Contact Tracing Apps created for coronavirus prevention may also not prevent it, new research claims.
Contact Tracing Apps created for coronavirus prevention may also not prevent it, new research claims. The research, conducted in the UK, has been published in the health journal Lancet on Thursday. Research has said that these apps, as well as social dissing and indoor space, must be closed to prevent viruses. 15 studies were used for research, including more than 4,000 papers.
Researchers at University College London say there is little evidence of automated contact tracing systems working well. The research says that if manual contact tracing is done on a large scale, then it can benefit from the epidemic.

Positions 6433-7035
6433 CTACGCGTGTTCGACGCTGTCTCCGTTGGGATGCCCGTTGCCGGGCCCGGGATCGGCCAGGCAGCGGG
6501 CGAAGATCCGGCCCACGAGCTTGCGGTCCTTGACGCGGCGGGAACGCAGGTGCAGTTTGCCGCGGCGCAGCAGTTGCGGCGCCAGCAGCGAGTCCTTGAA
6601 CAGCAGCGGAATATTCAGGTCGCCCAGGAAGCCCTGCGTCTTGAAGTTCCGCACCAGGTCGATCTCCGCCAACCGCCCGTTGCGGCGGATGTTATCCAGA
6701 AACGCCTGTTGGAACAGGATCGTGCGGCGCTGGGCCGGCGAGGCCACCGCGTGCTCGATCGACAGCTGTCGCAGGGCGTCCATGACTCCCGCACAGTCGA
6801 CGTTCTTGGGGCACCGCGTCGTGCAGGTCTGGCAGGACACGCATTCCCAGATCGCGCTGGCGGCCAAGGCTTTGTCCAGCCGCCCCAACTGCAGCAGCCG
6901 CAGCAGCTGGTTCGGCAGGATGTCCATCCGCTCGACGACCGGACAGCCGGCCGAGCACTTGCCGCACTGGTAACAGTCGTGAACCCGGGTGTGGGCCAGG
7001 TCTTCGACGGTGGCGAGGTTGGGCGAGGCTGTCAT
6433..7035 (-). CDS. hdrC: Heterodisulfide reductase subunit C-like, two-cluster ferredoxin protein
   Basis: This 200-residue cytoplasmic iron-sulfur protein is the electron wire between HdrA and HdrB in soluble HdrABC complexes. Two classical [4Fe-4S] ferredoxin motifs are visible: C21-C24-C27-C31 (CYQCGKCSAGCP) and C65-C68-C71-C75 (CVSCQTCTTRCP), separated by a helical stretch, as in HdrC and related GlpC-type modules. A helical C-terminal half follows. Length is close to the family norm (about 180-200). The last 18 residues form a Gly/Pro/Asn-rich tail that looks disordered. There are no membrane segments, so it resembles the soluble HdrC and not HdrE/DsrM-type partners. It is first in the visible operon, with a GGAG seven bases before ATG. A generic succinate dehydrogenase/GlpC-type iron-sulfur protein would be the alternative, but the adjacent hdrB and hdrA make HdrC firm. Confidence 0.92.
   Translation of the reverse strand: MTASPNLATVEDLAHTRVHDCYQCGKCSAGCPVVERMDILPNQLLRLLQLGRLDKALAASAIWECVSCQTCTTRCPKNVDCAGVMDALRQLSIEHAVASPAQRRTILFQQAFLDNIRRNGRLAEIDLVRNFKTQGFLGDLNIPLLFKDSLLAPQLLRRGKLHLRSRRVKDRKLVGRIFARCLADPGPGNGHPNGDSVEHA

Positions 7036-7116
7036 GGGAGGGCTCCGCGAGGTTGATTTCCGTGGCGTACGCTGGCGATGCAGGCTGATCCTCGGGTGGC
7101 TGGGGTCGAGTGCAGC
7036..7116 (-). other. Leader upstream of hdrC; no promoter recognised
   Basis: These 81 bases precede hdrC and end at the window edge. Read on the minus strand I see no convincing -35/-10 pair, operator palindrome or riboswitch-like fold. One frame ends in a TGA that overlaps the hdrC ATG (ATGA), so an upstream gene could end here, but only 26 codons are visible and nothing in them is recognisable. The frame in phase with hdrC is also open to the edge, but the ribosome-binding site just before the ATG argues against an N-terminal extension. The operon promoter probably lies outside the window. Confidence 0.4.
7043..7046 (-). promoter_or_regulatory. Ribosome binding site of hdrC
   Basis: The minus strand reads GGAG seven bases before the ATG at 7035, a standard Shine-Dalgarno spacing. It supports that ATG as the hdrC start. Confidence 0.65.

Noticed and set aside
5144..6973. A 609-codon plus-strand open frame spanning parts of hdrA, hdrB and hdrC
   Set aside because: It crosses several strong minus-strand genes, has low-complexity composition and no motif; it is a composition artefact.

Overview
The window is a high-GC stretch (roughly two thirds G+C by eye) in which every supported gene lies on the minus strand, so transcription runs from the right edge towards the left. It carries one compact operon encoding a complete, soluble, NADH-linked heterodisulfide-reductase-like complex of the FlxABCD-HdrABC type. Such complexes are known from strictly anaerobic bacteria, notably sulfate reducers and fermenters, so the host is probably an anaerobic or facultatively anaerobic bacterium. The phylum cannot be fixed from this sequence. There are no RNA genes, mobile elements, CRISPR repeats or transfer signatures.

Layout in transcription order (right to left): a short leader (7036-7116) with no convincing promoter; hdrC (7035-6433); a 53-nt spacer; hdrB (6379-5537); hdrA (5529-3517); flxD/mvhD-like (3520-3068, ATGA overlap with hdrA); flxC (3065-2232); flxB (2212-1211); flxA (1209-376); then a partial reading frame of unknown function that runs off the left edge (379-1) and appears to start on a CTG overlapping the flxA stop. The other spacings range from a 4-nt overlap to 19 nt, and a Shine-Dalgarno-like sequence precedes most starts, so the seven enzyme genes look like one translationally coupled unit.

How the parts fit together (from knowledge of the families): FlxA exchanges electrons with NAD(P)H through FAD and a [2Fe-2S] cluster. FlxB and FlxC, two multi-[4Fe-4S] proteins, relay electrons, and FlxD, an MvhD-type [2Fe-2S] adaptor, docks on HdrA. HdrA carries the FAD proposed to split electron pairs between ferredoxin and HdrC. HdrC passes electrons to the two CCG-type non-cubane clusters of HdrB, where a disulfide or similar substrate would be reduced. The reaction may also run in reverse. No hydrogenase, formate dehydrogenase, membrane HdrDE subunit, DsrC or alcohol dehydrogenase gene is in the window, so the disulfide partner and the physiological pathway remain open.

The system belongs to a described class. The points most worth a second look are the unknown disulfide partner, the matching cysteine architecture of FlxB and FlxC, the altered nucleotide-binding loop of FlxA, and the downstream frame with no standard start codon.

The lead author of this research, Esobal Braithwaite, said that 0 “None of the studies we conducted found evidence of their (automated contact tracing) effectiveness to the real world, and to improve our understanding of how they can support manual contact tracing systems.
Braithwaite also said that reliance on these automated apps also increases the risk of privacy and can exclude older people who are not proficient with technology. Braithwaite said too much reliance on automated contact tracing apps could increase the risk of COVID-19 for vulnerable and digitally excluded groups such as older people and those who have become homeless.